Many bands over the years have been called the Frantics, but the group we’re discussing here came from Billings, Montana.
Formed in 1965, the Frantics experienced an enormous amount of regional success, which encouraged them to eventually leave the area to seek even bigger opportunities. The band first moved to New Mexico, then headed to New York City, where they secured steady gigs and a healthy fan base.
Despite the positive response, the Frantics craved a warmer climate and less stress, so they returned to New Mexico within several months. In 1968, they recorded an album, Relax Your Mind, at Norm Petty’s historic studio in Clovis, which was unfortunately shelved until the Collectables label retrieved the tapes from the vaults in 1994.
Competent and creative, the Frantics operated on a hard rocking psychedelic fantasy grid in the vein of the Yardbirds, the Pretty Things, Iron Butterfly and the Amboy Dukes. The band’s songwriting, shaped of esoteric prose, staunchly captured the essence of the era, while their hooks and melodies were daring and direct.
Wrapped in a sheet of symphonic beauty, suffused with gothic chants, militant drumming and spooky organ work, the medieval sounding “Stone Goddess” weighs in as one example of how ambitious and adventurous the Frantics were. Another far out tune is “Children Of The Universe,” which zigzags to a mesmerizing mix of mellow movements and heavy rock rhythms, punctuated with a burst of roots-flavored, Moby Grape-styled guitar licks.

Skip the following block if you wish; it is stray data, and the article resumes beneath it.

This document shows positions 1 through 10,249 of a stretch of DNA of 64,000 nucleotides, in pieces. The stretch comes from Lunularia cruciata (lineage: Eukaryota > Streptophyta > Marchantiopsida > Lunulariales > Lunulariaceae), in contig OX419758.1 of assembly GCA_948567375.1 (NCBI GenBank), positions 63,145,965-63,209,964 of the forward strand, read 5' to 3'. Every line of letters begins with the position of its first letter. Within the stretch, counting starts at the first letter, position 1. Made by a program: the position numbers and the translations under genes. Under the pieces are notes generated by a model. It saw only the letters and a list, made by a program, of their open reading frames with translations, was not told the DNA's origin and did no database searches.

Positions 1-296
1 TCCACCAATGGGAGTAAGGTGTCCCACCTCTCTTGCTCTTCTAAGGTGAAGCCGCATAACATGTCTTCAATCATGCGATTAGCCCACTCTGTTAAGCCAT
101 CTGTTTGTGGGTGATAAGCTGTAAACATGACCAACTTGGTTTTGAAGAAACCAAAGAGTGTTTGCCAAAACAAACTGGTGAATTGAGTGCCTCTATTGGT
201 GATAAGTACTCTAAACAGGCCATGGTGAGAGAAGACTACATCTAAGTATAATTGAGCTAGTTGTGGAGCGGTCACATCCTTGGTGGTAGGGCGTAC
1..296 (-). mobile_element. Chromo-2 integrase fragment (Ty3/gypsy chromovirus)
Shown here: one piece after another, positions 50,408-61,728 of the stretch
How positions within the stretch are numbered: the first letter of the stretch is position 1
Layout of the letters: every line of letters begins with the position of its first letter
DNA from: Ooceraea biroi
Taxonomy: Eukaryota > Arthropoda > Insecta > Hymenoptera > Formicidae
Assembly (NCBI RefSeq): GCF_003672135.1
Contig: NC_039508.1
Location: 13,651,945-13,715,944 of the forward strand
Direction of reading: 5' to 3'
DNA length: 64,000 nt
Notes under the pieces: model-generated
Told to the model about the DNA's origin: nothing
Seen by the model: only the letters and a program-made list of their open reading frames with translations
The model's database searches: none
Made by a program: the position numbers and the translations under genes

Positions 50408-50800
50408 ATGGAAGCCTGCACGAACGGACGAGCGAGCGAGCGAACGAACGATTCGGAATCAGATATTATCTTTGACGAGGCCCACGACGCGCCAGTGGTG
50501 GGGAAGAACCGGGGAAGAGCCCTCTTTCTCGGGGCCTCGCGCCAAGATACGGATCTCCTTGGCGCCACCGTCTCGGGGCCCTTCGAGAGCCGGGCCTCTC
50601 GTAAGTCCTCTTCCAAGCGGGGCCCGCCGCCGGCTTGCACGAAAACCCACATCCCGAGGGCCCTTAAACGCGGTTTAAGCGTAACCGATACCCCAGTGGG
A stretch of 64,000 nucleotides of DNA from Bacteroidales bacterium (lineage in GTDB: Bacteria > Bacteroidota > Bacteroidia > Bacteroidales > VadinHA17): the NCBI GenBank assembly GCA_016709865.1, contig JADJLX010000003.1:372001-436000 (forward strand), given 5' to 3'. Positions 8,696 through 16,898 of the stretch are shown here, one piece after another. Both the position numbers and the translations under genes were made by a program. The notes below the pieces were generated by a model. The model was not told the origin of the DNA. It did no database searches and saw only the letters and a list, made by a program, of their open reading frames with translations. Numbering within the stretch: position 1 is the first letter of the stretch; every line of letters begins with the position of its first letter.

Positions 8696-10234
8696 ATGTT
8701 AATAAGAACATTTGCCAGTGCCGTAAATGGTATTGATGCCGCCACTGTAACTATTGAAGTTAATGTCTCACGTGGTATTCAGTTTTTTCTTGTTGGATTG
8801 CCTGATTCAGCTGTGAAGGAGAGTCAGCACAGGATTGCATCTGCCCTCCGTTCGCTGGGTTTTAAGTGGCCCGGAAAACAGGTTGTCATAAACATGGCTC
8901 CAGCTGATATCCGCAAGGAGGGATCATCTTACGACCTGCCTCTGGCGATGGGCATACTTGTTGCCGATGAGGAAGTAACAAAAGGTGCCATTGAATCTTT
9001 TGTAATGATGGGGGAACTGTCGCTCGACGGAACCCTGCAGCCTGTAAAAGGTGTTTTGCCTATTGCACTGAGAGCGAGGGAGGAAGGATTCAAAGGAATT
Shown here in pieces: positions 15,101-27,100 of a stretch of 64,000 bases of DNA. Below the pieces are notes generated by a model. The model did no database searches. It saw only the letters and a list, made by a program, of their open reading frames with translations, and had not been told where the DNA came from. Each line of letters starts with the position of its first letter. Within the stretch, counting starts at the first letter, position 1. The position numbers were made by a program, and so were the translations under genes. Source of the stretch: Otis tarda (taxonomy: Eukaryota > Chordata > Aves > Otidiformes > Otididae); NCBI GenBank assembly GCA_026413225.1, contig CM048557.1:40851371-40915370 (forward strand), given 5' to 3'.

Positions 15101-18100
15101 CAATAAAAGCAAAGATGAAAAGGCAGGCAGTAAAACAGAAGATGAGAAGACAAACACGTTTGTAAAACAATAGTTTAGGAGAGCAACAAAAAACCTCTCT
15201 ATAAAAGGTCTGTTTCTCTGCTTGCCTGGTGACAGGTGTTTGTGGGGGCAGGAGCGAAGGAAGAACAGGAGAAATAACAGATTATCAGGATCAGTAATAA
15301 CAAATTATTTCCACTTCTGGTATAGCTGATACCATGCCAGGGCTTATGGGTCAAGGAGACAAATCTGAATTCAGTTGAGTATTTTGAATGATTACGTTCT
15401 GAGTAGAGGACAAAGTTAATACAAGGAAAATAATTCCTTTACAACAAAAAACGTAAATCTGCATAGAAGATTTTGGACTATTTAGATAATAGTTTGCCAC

Piloted by commanding vocals and chunky power chords, “Just For A While” apes the main riff of Buffalo Springfield’s “Mr. Soul,” but that’s fine and dandy because “Mr. Soul” is such a cool song, where “Her And Her Mountain” also surges forth with thunderous fury and fire.
The bluesy burr of a harmonica blankets “Great Tomato” and the title track of the disc deftly combines ghostly vocals with burly breaks and stirring arrangements.
Geared more for an underground audience than pop fans, Relax Your Mind stands as a perfectly pleasant period piece.
The Frantics ultimately trimmed their name down to simply the Frantic and in 1971 provided the Lizard label with an album, Conception, that died on the vine. And so marked the end of a swell band whose progressive offerings would have definitely gone far had they been properly distributed.
[amazon_enhanced asin=”B00000086H” container=”” container_class=”” price=”All” background_color=”FFFFFF” link_color=”000000″ text_color=”0000FF” /]
Latest posts by Beverly Paterson (see all)
- The New Trocaderos – Thrills and Chills (2015) - August 29, 2015
- The Apples in Stereo – The Discovery of a World Inside the Moone (2000): Forgotten Series - August 24, 2015
- Chad Bradford, “Friday Morning Rain” (2015): One Track Mind - August 23, 2015